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Building Cheerify.it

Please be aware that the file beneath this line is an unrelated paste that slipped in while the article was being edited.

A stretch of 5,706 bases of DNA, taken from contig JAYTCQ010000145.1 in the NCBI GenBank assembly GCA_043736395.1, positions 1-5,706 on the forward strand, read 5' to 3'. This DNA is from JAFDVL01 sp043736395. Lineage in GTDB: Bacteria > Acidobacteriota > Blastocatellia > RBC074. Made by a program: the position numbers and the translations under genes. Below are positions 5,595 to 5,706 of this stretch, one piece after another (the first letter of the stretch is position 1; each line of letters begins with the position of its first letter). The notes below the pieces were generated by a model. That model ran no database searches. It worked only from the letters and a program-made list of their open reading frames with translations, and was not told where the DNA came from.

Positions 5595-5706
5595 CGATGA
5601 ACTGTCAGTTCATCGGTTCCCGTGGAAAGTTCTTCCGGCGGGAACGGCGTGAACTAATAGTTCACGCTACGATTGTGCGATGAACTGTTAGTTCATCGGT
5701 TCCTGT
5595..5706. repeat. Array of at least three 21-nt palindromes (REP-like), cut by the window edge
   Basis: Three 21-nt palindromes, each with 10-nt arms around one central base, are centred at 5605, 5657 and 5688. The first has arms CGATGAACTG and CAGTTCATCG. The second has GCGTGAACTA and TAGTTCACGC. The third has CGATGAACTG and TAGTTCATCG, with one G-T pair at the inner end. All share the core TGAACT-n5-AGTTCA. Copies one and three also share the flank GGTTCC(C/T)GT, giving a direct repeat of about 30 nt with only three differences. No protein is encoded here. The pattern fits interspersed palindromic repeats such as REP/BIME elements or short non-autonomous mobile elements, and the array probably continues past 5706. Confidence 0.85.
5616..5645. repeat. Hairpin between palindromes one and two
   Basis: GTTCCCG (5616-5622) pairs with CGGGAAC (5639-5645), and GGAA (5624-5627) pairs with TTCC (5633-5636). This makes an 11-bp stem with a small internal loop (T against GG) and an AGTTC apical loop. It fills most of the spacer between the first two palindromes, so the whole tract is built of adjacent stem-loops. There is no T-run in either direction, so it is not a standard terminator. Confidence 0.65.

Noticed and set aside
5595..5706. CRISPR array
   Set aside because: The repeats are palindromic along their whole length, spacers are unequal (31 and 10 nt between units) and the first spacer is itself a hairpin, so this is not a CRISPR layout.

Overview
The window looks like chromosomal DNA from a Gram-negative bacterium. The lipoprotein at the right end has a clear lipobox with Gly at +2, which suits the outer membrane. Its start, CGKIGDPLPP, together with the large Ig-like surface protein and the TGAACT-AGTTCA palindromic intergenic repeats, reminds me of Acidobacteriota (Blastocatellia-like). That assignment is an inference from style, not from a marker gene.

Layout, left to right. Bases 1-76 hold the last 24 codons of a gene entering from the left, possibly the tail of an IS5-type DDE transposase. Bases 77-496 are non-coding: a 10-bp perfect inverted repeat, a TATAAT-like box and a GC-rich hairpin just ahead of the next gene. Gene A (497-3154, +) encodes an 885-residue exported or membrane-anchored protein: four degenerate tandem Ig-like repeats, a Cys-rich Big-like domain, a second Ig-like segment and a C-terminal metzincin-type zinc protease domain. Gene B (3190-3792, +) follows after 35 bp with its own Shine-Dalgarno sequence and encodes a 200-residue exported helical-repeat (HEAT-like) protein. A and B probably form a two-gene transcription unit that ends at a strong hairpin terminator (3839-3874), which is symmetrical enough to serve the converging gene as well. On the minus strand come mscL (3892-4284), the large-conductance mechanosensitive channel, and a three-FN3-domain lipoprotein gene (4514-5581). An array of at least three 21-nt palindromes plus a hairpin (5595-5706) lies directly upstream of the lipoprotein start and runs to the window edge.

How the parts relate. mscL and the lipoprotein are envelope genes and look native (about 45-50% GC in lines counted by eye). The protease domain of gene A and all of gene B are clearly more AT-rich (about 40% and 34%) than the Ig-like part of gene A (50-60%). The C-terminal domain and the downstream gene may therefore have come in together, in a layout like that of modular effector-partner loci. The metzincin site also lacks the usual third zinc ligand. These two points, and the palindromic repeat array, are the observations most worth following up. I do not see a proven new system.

Cheerify.it started with a simple idea: What would a website look like if you could decorate it with Christmas lights and sync it music. We've been wanting to play with using browser bookmarks to manipulate the contents of a website, so we extended the original idea to be able to "Cheerify" any website. Taking over a website via browser bookmarks is not a new idea. Because javascript runs on the client side, there is a lot of potential for automation of redundant tasks. We wanted to create something less useful but more fun. Something along the lines of the Doge bookmark, YAAARRRify bookmark and Harlem Shake bookmark but just a little more ridiculous. Building The Prototype We had seen bookmarks manipulate elements on screen to music before. The tricky part was going to be building a framework that allowed us to easily sync animations to music. First, I want to give a huge shout out to Moovweb for their Harlem Shake bookmarklet. Not only did it serve as a source of inspiration but it gave me a great place to start building out my framework. The original Harlem Shake bookmarklet works by inserting an HTML5 audio element into the page and using a setTimeout to wait 15 seconds before making everything on the screen go crazy. They've since updated their code on GitHub to a more reliable method, but I'll get to that in a second. So using the Harlem Shake code as a starting point, we built a framework for adding effects to a timeline. Our framework uses a setInterval() to check the HTML5 audio's currentTime property every 10th of a second. We then iterate through an array of effects to trigger as we approach each timestamp. The array is made up of smaller arrays that include a timestamp and a function to call. Using anonymous functions within our effects array kept our code readable and made it easy for other developers to help orchestrate. It's important to note I could have also used the timeupdate event of the audio element instead of set interval; however, setInterval allowed us to control our proprietary frame rate. HTML5/CSS3 As browsers become smarter, we can do cooler things with them. In this case, we used Cheerify.it as an excuse to play with some of the more cutting edge features of modern browsers like CSS3 animations and HTML5 audio. HTML5 Audio Html5 Audio has come a long way. For this experience, we didn't worry about creating fallbacks for older browsers like we normally would. We've used MediaElements.js on several websites in the past with great success. This time around we kept it simple using only two source files, MP3 and OGG. We then took advantage of the audio element's methods and properties to keep the animations in sync with the music as well as create a little music player that allows users to play/pause and mute the whole experience. CSS3 The real fun was coming up with CSS3 animations. Every animation was made using pure CSS3, even the dancing snowman. Only thing we could have done better with the snowman is used the animation-delay property instead of setTimeout() to trigger different parts of the animation. Both work, just in the future, CSS over javascript. Vanilla Javascript When it came time to writing the javascript that made the magic happen, we decided early on we would build it without jQuery. We mainly did this because we didn't need it. It was also an opportunity to brush up on our DOM manipulation-fu while exploring some of the lesser used ways of selecting elements. To make things easier while we animated, we created a javascript object of arrays of elements that could be manipulated. We started by grabbing all of the elements on screen, document.getElementsByTagName("*"). We then looped through all of the elements and added them to our object of arrays based on: How big they were Where they were located Whether they were hidden or not Whether they were within the viewport or not Then, we created a function for adding effects to elements. This function would add a class to an element and remove it after a set amount of time. This is how we animate all of the things. Creating An Easier Way To Share The Experience All of our early prototypes were executed using the browser bookmark. This made things easy because all I had to do was insert my javascript file before the closing body tag and the whole experience would start. We all agreed however that browser bookmarks are not as intuitive as we needed the experience to be. Our solve for this was to allow people to Cheerify their site by typing a URL into an input box and then pressing "Cheerify It". To accomplish this we used PHP to test if we had a site to cheerify. After grabbing and cleaning up the URL, we used CURL to get the contents of the web page. This is where it got a bit mucky. We assumed that the destination site had well-formed HTML and attempted to insert our cheerify script before the closing body tag. Believe it or not, there are sites out there that have more than one body tag and others with no body tag at all. So, now we had a URL that looked something like http://www.cheerify.it/?site=https://www.ampagency.com with all of the contents of that page grabbed, manipulated and ready to output to the browser. We then echoed out our manipulated HTML and hoped all was well. It wasn't, yet. Using this method, we made several assumptions about how the HTML was formatted. We also had broken paths to all assets using relative URLs. To fix this, we did a very primitive preg_replace to replace all relative paths with absolute ones. This fixed relative URLs in the HTML but not relative URLs lazy loaded with javascript. This was probably the hackiest part of the whole project. To fix broken sites that add content with javascript, we did another search and replaced on all paths after the DOM was fully loaded and all javascript had been executed. I then overwrote the javascript alert() function to silently output to the console to avoid any other interruptions. Going Live One of my favorite development automation tools is Grunt. It played a huge part in automating the staging, minification, auto-prefixing and de-linting of the code during the development process. I've included a modified version of the Gruntfile.js we used in the Cheerify.it GitHub repo. Wrap Up The Cheerify site was a lot of fun to work on and and the team did a great job turning the whole project around in a short time frame. Check out the Cheerify.it Source Code on Github and leave a comment below with your thoughts. Finally, don't forget to Cheerify this page.